What is the Role of the Shareholder When Considering a Commitment to Sustainability?

Caterina Sullivan
2 min readDec 10, 2018


Many will argue that the sole responsibility of a business is to its shareholders. In recent years, just as many people have argued against this notion with a focus moving towards corporate sustainability.

At Strategic Sustainability Consultants, we take the view that both are actually correct.

This is because it is in the shareholders’ best interest to ensure that a business is committing to an economically, socially and environmentally sustainable future.

As consumers shift towards a want for a more sustainable future and make purchase decisions which align with these values, companies which are putting in place sustainability practices with this will find themselves with a competitive advantage over those which do not prioritise sustainability.

For businesses to maximise profits and prioritise shareholders in the long-term economic sustainability of the company, it is vital that sustainability at all levels is considered. Shareholders are placing increasing pressure on businesses to ensure they are meeting their commitments to economic, social and environmental sustainability.

While some may argue that a donation to charity from a company is of equal value to that of a donation from a shareholder, it is important to note that sustainability is not just about philanthropy — it is about the day-to-day operations and governance of a given business.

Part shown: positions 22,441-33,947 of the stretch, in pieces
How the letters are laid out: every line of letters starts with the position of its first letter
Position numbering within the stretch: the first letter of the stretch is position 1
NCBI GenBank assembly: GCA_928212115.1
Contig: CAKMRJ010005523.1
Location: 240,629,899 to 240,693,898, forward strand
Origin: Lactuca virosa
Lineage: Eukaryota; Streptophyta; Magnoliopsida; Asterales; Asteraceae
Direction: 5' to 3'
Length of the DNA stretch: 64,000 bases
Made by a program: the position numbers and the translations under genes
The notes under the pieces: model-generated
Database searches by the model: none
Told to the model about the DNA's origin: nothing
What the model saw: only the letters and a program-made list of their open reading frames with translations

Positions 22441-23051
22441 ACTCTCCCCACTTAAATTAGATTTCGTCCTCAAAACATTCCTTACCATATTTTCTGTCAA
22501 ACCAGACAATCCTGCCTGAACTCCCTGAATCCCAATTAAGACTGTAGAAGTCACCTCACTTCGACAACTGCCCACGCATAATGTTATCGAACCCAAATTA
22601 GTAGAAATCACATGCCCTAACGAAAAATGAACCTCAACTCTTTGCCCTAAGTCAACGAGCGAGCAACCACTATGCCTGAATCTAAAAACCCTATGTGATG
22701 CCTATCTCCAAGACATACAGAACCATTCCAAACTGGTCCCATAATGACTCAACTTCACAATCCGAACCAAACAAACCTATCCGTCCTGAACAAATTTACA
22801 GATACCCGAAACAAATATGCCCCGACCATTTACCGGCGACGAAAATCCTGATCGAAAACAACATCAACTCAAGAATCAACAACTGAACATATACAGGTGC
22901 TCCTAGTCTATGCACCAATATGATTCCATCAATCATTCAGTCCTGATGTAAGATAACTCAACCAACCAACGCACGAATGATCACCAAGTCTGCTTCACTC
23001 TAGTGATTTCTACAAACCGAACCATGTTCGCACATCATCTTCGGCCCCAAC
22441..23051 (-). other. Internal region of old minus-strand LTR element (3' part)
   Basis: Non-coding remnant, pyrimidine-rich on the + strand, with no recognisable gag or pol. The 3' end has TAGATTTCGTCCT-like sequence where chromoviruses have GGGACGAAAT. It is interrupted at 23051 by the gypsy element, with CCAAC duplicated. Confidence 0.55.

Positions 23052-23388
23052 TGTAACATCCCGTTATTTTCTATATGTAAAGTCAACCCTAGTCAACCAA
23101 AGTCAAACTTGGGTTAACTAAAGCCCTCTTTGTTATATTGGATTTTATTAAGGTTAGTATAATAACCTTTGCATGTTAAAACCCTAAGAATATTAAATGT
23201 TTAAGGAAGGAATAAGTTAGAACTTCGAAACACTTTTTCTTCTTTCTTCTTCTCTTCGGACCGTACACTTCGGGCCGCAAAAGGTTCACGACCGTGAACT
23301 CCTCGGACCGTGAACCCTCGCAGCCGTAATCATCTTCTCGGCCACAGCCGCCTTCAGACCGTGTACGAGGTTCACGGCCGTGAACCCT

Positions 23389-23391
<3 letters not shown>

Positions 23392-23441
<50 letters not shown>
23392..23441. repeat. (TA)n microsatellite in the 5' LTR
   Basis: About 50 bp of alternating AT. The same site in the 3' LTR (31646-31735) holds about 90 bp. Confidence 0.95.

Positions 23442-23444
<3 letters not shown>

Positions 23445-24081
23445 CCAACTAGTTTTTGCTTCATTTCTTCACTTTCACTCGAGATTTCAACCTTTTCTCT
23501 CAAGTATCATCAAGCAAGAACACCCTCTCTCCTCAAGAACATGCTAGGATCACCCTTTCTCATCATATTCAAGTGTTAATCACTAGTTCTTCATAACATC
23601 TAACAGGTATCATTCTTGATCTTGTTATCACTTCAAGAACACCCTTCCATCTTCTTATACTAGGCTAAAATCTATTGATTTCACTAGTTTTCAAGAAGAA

For companies relying on non-renewable resources, it is in the shareholders’ best interest to engage in sustainability practices. If this purchase of shares is a long-term investment for the shareholder, there will be a time where these non-renewable resources run out, the shareholder in question may find themselves questioning their investment as the company struggles to change its business practices, fighting price increases and supplier demands.

Additionally, the model of expecting shareholders to donate their money to certain causes if they so choose does not make long-term economic, social or environmental sense. For instance, it is far better for the economy if companies invest their money in such practices as renewable energy instead of relying on shareholders to donate to charities working to mitigate climate change. The most impact can happen from a company’s direct involvement, which will mean the best economic outcome not only for the company but for society and the planet.

For more information about how to consider your shareholders in your business’ journey towards sustainability, contact us today!

This article was originally published on the Strategic Sustainability Consultants website.



Caterina Sullivan

Chief Executive | Business Founder | Change Agent | Inspirational Leader | High Achiever | Role Model | Award-Winner